Why Low-Fat Cheese Could Actually Be Unhealthy

Fat in food gets a bad rap because it's very easy to associate it with body fat. So, you might think adding less fat to your diet is good. But not all fat is created equal, and your body needs good fat to thrive. Healthy fats, like those found in avocados, actually help your body to function properly and stay fit. But is the same true about cheese?

Dairy products are one area where it seems easy to shave off some of the fat you consume. But the research doesn't support it. Taking the fat out of cheese can make it unhealthier. The why behind it is complicated but can be broken down into two different factors. First of all, the fat in cheese is good to keep you feeling full and, therefore, eating less of it. The other factor is the fillers. Most of the flavor of the cheese you love comes from the milk fats that create it. When you remove that fat, you need something else to add to give it that wonderful rich flavor.

Let's dive into the research behind why full-fat cheese might be the healthier choice for a well-rounded diet and get the facts about why fillers added to low-fat cheese options could make it unhealthier.

The importance of fat in cheese

It's a well-known fact that cheese is high in three things—fat, calories, and flavor. That's why it's hard for many people to give up their cheese or switch to a low-fat version when trying to live a healthier lifestyle. But do you have to? Research doesn't support the idea that switching to low-fat cheese will help you lose weight or live healthier because studies show eating full-fat cheese doesn't contribute to weight gain and allows you to feel fuller longer.

A 2016 American Journal of Clinical Nutrition study found that "greater intake of high-fat dairy products, but not intake of low-fat dairy products, was associated with less weight gain" and that you had a lower risk of becoming obese when consuming high-fat dairy products, like cheese. Additionally, a 2020 study in the Journal of Dairy Science illustrated that dairy products played a role in keeping your hunger under control and helping you feel full longer. 

Nicole Magryta, a registered dietician, also told The Washington Post, "When the fat is processed out of dairy foods, you lose not only the flavor but the food's natural ability to keep you full. Whole-fat cheese also helps to balance blood sugars, which may have to do with its high amounts of vitamin K, vitamin D, and calcium."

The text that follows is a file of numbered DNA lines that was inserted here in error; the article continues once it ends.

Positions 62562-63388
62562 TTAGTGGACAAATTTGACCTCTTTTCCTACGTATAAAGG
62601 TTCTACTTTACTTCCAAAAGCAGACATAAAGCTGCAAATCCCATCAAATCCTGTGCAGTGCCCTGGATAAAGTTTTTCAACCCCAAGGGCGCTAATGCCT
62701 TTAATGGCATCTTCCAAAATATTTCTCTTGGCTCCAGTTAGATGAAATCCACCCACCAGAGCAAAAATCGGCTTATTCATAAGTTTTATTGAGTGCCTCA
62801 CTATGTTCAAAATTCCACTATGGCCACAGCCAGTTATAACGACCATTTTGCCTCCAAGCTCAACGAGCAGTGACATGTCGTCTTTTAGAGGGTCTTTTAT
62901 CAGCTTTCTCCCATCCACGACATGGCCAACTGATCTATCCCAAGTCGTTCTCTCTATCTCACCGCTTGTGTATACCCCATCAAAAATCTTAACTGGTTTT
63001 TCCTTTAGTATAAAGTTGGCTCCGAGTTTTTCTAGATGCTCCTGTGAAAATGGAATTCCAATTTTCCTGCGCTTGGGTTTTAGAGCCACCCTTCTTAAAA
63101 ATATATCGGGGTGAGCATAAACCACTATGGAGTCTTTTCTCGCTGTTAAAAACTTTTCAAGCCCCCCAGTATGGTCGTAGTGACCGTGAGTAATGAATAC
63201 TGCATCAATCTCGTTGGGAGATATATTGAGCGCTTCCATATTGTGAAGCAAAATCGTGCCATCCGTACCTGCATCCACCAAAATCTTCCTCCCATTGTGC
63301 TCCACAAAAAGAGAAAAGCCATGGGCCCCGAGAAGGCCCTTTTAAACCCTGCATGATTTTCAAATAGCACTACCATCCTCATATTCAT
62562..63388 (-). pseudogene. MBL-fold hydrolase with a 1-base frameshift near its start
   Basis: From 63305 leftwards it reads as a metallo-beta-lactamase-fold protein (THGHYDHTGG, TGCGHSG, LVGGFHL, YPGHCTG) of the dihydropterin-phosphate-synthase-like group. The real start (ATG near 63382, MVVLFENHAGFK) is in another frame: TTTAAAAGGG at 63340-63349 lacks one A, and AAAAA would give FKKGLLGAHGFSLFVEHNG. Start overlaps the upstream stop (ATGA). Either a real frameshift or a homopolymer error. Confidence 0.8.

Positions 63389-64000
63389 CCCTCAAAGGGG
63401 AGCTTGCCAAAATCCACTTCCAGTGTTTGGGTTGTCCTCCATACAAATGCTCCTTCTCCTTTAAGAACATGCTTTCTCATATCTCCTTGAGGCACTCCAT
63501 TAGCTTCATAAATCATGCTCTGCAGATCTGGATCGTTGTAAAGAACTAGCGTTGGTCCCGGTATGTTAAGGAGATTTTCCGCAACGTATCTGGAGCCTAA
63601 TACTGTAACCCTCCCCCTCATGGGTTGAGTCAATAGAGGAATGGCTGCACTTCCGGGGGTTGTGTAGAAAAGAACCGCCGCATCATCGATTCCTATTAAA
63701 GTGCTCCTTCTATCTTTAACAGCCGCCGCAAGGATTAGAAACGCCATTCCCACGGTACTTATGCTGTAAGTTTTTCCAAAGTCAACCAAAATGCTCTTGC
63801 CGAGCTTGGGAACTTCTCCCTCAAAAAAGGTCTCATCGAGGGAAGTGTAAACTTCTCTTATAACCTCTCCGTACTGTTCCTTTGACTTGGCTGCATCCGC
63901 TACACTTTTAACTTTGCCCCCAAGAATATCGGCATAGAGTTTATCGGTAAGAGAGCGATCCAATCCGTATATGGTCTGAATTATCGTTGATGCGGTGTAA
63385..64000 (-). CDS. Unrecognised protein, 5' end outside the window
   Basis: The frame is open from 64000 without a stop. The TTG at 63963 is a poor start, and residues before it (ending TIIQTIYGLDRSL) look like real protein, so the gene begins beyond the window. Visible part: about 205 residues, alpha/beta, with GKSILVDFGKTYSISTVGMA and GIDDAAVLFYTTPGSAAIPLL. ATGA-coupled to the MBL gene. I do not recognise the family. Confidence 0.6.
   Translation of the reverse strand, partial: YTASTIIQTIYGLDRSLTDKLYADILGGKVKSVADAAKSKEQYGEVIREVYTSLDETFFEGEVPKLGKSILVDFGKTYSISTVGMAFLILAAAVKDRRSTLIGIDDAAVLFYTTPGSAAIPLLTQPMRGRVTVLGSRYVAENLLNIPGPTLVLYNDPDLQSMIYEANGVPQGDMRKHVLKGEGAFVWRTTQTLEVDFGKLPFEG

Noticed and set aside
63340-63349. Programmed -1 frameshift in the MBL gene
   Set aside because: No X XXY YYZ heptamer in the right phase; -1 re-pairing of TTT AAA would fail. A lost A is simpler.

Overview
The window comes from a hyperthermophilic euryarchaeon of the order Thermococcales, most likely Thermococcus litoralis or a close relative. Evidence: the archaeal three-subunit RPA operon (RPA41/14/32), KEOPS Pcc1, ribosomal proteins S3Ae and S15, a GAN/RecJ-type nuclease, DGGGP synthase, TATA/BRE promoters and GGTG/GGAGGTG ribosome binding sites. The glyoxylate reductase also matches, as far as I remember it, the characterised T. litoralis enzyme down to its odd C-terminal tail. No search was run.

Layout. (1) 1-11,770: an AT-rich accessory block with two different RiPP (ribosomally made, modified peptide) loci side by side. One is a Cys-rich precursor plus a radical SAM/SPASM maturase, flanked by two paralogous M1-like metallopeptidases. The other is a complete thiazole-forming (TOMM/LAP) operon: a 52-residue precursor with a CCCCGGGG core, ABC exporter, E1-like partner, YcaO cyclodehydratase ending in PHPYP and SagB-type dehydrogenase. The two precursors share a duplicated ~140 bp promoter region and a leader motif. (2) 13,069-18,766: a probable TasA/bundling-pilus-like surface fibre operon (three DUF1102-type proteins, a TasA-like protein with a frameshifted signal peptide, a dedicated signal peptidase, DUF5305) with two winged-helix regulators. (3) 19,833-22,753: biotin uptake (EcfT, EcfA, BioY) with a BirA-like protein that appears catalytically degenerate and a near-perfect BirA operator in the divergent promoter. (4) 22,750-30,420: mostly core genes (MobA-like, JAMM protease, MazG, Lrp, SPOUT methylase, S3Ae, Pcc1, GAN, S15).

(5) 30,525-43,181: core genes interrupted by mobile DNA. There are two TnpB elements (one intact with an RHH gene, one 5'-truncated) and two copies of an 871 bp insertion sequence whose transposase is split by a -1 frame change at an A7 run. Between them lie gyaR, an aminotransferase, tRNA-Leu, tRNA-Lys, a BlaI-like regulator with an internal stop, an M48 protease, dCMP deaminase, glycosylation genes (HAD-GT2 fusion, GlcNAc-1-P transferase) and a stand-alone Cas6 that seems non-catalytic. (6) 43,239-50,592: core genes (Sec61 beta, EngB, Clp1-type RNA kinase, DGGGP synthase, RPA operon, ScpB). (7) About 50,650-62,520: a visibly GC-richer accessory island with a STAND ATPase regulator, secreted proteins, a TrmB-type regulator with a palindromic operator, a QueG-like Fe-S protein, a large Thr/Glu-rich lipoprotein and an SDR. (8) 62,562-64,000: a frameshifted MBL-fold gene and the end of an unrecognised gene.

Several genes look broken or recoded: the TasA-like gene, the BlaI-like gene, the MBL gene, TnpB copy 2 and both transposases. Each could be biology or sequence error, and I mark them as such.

However, it's not just about the importance of the rich fats in keeping you satiated longer. Low-fat cheeses have fillers that can make them less healthy options.

Low-fat options add fillers

You can't take something out of cheese without putting something back in, and cheese is full of fat, which gives it that rich and mouthwatering flavor. Low-fat cheese doesn't satisfy your craving and won't leave your refrigerator much. New Food Magazine noted, "A reduction in the fat content of cheese can alter melting, slicing, shredding, flavour, and texture." So, to keep the savory flavor and a consistent texture, low-fat cheese options have non-dairy fillers added back into them — like gums and thickeners — making them processed foods.

Processed foods include unhealthy ingredients and have health risks that can be worse than the unprocessed foods they're replacing. For example, the American Journal of Lifestyle Medicine showed these foods carried risks of cancer, obesity, and stroke. There were also links between processed foods and increased diabetes and serious illnesses. So, before you grab a low-fat option, it's important to be sure what all the ingredients are, Magryta told The Washington Post.

However, when it comes to heart health, keep in mind that eating too much saturated fat can raise your levels of the so-called "bad" LDL cholesterol and increase your risk for heart disease. Eating full-fat cheeses in moderation and choosing ones naturally lower in saturated fat, like Swiss cheese and mozzarella, can be a healthier choice, according to Eating Well

Make sure to do your research and speak to your healthcare specialist when making better, healthier choices about cheese.